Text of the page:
Today’s Readers’ Rides comes from Rokus in Rotterdam, who submitted his Specialized Stumpjumper that was built up by Studio ROOK. I know people love these old Stumpy frames and Rokus did a great job detailing the parts list with a succinct story about where he got this bike. Read on below for all the details!
I grew up working at a Specialized shop, and learned how to mountain bike by watching Ned Overend’s Performance Mountain Biking technique VHS. While I always appreciated the refreshing ideas of small makers, I thought it advantageous for larger brands to be able to invest more in their materials and construction. This was a time when top-end bikes were made of metal, and made domestically.
Metal Matrix (M2) composite is a prime example of this. The big S sourced a 6061 alloy infused with an aluminum oxide ceramic particulate by Alcan. Say that again, backwards now. Alcan called it Duralcan, and I am proud to display their logo on my top tube—that cool typeface!
Road bikes. We don’t really talk about them so much over here at the Radavist – anymore. There was a time however where we’d post galleries from road adventures and still to this day, one of my favorite rides I did in California was on all pavement. Still, there have been a few defining reasons for the wane of the road bike’s popularity and it wasn’t until I accepted the offer to review the lightweight Aethos road bike that I began to mull over these reasons. A 16lb road bike is both terrifying (am I going to break this thing?!) and a joy (WOW! this is incredible) to ride but what does the state of road cycling look for me, personally, and how did this review shape my perspective of drop bars after a long hiatus from enjoying the pleasures of road riding? Read on to find out.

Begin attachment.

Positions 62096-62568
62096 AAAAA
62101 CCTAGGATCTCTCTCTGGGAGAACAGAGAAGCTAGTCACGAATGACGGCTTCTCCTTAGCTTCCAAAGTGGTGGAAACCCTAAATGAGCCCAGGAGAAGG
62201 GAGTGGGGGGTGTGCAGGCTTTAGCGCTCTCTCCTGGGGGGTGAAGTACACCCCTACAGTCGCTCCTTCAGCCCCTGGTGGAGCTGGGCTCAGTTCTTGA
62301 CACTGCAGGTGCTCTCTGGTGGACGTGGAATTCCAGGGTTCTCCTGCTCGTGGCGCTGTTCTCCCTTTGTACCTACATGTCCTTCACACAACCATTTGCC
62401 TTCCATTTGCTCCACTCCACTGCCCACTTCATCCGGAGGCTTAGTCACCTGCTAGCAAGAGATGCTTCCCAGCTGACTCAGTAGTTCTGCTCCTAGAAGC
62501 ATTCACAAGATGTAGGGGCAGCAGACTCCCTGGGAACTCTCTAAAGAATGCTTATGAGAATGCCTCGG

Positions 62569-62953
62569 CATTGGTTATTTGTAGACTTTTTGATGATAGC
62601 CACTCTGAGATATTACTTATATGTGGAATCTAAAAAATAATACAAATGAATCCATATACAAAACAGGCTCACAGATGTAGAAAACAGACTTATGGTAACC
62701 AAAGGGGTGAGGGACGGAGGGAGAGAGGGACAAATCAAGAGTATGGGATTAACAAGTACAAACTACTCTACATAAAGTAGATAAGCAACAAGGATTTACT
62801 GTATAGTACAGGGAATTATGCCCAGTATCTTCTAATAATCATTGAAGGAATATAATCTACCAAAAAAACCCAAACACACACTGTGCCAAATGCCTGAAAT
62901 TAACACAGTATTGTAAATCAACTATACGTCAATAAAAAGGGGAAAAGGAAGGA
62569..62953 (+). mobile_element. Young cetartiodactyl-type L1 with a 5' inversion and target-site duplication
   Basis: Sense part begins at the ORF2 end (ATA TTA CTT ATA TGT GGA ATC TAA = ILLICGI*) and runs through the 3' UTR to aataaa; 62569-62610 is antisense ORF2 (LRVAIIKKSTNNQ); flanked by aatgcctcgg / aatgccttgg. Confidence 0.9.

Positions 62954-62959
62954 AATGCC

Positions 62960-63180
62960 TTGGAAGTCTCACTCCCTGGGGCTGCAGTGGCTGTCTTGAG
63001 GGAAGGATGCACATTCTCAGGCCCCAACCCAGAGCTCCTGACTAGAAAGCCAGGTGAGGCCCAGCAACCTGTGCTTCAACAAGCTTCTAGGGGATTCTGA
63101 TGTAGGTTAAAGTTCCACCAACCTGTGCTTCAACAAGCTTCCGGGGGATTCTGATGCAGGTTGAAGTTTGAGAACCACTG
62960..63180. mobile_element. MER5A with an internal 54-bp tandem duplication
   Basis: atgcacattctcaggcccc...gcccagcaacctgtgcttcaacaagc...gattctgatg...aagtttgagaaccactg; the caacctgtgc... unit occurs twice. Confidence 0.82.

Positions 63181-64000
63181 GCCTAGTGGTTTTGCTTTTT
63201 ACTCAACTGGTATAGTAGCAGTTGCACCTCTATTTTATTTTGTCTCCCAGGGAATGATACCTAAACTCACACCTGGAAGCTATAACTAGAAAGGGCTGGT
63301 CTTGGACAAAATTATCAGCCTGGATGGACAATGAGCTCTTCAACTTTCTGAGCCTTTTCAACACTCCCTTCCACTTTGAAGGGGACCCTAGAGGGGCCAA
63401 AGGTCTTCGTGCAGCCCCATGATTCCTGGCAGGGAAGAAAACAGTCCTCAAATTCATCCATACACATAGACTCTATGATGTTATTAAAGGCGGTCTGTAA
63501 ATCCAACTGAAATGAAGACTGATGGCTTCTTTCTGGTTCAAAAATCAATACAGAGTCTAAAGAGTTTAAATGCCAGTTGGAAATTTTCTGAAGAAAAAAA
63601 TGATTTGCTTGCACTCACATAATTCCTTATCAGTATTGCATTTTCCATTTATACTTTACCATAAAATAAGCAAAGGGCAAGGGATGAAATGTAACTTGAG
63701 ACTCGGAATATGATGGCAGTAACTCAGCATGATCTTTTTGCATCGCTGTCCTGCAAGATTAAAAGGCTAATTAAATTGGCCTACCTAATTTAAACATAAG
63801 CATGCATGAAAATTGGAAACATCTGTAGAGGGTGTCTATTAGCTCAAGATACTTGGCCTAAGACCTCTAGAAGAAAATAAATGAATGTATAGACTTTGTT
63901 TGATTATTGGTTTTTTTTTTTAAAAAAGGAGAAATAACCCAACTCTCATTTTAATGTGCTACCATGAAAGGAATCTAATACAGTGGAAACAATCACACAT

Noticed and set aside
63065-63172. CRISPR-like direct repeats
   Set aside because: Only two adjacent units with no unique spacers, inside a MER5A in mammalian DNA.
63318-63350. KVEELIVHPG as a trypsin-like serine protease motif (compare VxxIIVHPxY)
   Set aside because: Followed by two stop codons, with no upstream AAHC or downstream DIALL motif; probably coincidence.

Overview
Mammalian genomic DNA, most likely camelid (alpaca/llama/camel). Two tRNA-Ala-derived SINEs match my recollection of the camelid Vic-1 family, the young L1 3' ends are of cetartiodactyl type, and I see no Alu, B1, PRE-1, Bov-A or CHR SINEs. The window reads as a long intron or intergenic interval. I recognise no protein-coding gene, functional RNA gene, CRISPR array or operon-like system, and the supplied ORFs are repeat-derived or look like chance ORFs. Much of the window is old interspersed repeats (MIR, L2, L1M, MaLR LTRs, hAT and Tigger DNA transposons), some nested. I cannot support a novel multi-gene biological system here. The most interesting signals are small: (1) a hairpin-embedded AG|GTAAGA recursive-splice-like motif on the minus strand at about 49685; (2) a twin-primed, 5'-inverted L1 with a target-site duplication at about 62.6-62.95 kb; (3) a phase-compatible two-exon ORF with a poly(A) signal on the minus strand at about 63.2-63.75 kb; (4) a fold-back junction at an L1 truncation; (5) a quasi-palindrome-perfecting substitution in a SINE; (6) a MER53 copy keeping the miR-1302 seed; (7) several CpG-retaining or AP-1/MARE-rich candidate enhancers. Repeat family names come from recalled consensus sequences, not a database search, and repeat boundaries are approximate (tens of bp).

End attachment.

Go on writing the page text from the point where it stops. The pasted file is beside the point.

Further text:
Sometimes we get cruisers, basket bikes, dialed gravel rigs, and other times we get bikes sent to us that really pull at our heartstrings like Dakota‘s AWOL Expert. These bikes were so ahead of their time and since their inception, we’ve seen lots of bikes that have the same look and feel. So when Dakota sent his in, we had to share it! Check out Dakota’s words and photos below…
At this point, people have their opinions about e-bikes but I think we can all agree that a good Kaiju battle is always entertaining. Specialized has been killing these new videos!
Repurposing 90s MTBs into ’round town basket bikes has been a huge repeating theme in our weekly Readers’ Rides series. This week’s build comes from Benny, with his Specialized StreetStomper. Check out words and photos by Benny below!
Machines for Freedom is known for their road and gravel apparel but our friends just launched the Versatile Off Road collection for those who prefer to not wear lycra. The lineup includes Key Shorts, Technical Tees, and handkerchief designs, all in stock now at Machines for Freedom. If you missed our Utah expedition with them from a few years back, be sure to check that out too!
The Chisel is an XC hardtail and perhaps it’s this frame’s simplicity that inspired the designers at Specialized to develop a special edition pack, inspired by Earth, Wind, Fire, and Water. The pack is dubbed “Disrupt the Decay”.